Lochside luxury hotel handed back to its owners after fire investigation
By Glen Douglas
Fire-ravaged Cameron House Hotel has been handed back to its owners. Police confirmed control of the building has been returned to the hotel but that the investigation into last December’s fatal fire is ongoing.
Guests Simon Midgley, 32, and Richard Dyson, 38, pictured below, died after the blaze gutted the main house of the resort. The cause of the blaze is still unknown.
Forensic teams had to wait until the building was made safe in April to begin investigation work. A Police Scotland spokeswoman said: “We can confirm Cameron House Hotel has been handed back to the owners and the investigation into the fire is ongoing at this time.”
The Crown Office also confirmed that the investigation will continue. A spokesman said: “The procurator fiscal has received reports in connection with the deaths of Simon Midgley and Richard Dyson at the Cameron House Hotel, Loch Lomond on December 18, 2017.
“The investigation into the death by Police Scotland, under the direction of the Scottish Fatalities Investigation Unit (SFIU), is ongoing and the families will continue to be kept updated in relation to any significant developments.”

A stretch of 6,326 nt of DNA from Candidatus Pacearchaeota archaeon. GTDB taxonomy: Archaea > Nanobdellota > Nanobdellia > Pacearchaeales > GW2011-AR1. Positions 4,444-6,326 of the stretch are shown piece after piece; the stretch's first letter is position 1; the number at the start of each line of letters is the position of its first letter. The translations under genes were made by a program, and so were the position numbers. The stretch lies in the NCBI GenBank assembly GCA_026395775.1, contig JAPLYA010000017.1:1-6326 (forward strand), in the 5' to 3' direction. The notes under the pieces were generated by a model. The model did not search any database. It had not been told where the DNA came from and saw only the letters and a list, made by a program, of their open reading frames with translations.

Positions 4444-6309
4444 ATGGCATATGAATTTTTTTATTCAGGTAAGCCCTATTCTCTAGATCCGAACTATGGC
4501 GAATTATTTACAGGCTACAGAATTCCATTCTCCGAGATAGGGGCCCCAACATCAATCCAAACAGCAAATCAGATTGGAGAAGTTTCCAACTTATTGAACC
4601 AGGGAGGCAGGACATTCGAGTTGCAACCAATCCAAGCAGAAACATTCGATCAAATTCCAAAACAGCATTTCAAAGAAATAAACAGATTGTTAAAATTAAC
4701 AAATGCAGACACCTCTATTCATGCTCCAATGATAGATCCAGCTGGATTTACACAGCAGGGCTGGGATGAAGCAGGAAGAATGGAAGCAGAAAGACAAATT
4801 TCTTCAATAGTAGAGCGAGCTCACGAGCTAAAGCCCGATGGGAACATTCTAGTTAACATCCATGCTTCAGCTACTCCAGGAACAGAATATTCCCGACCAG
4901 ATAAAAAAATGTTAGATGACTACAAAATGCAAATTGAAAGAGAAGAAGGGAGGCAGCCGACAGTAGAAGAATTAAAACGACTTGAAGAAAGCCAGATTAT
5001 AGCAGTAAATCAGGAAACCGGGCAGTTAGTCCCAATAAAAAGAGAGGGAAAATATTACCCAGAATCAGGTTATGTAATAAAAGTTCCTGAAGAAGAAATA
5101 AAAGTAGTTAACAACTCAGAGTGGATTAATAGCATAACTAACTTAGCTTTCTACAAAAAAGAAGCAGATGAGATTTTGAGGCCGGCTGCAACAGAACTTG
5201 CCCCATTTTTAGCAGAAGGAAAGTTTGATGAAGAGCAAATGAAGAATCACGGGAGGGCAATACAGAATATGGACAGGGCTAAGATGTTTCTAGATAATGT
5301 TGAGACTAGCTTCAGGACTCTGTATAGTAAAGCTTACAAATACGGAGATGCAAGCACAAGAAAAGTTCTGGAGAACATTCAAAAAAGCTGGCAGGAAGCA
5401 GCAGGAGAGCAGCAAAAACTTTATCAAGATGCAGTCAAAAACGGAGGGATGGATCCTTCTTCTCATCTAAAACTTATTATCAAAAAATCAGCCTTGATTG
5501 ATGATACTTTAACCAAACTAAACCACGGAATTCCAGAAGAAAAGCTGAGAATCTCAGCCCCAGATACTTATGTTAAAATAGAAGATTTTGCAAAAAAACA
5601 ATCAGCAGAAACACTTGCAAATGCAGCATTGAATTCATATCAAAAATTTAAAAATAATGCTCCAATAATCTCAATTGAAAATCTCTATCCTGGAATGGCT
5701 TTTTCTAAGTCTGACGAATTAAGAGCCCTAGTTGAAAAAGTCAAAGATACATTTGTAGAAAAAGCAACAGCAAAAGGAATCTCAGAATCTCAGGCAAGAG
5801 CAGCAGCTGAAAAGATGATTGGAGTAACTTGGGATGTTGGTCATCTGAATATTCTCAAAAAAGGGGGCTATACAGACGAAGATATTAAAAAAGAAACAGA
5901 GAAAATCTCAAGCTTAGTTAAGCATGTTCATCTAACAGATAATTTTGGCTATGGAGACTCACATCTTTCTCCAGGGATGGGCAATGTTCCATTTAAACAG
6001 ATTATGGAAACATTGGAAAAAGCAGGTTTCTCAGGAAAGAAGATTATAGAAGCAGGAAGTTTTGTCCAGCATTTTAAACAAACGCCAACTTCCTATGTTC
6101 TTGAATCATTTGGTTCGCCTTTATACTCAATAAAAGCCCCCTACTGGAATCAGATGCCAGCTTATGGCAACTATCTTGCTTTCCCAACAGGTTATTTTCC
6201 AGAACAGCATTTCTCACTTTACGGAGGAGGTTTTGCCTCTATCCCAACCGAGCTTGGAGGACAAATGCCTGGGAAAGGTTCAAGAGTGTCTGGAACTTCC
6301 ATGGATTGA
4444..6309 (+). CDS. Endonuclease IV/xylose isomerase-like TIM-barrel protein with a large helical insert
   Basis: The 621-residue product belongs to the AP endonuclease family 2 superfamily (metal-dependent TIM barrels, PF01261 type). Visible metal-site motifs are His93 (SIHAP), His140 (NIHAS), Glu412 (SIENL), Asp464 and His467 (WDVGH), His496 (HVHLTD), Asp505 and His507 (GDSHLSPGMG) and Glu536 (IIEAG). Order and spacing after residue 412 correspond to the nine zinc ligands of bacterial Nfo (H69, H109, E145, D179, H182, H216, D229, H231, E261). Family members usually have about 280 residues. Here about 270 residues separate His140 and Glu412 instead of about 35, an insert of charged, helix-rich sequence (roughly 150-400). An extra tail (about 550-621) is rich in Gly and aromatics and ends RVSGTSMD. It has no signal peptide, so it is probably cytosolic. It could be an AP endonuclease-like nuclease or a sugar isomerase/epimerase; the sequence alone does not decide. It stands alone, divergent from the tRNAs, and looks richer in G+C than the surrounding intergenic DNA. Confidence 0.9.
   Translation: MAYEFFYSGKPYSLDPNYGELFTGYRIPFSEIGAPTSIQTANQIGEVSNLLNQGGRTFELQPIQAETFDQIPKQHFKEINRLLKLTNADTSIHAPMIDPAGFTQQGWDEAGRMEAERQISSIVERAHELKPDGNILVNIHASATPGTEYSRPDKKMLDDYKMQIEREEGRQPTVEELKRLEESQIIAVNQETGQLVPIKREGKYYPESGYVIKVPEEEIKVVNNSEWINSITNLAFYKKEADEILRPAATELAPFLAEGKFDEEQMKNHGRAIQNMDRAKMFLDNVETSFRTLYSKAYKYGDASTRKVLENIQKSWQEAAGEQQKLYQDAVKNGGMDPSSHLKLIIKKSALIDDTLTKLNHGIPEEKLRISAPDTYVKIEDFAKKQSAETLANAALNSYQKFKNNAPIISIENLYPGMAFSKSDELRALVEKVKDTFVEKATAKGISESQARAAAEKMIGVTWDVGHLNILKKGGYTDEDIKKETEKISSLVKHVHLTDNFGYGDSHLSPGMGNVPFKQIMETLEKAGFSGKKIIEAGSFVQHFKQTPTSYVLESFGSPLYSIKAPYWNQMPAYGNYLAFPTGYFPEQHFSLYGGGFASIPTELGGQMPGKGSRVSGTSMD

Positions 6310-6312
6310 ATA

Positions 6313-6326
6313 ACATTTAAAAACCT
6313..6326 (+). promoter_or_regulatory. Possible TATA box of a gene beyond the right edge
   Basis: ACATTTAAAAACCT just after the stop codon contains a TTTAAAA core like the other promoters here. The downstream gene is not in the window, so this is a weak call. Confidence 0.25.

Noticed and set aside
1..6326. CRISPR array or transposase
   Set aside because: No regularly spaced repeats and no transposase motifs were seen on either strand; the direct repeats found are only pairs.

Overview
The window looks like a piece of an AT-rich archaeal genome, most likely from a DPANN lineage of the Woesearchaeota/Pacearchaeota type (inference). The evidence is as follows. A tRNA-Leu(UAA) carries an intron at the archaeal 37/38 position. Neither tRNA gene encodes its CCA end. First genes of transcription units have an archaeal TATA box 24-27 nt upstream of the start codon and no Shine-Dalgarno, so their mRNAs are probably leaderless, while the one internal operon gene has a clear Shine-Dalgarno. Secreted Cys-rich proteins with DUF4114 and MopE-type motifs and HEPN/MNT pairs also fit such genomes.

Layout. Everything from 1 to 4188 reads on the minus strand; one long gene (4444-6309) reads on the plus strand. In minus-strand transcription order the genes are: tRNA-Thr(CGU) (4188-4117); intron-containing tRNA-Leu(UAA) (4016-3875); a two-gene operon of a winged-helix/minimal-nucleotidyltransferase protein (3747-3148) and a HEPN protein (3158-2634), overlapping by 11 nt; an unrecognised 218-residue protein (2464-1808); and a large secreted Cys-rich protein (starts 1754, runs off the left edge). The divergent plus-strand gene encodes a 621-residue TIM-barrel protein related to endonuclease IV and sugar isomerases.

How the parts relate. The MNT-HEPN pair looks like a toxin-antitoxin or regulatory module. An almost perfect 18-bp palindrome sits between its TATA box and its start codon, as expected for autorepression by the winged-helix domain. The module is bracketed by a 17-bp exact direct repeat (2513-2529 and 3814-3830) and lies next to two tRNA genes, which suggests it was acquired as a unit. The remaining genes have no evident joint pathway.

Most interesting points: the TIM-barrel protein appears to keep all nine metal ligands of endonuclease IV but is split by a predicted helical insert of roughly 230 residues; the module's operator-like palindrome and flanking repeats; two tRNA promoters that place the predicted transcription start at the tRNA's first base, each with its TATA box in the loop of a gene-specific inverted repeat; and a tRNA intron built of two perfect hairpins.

The hotel owners have announced plans for a “careful and sensitive restoration” of the damaged structure. The 18th century building on the banks of Loch Lomond, near Balloch, is to reopen in the autumn of 2019.
Parts of the hotel, including two restaurants, its lodges and the spa, have continued to operate.
A statement on the hotel’s website said: “Cameron House on Loch Lomond will embark on a careful and sensitive restoration project which will see Cameron House Hotel, The Leisure Club, The Great Scots Bar and Cameron Grill remain closed until autumn 2019. The Spa at Cameron House, The Carrick Golf Course, The Marina, Cameron Lodges, The Boat House and Claret Jug restaurants remain open as usual.”
More than 200 guests were evacuated after the alarm was raised over the fire at about 06:40 on 18 December 2017
There has been widespread speculation that an electrical fault caused the Christmas tree in the foyer of the hotel to catch fire and that the blaze spread quickly up through the hotel.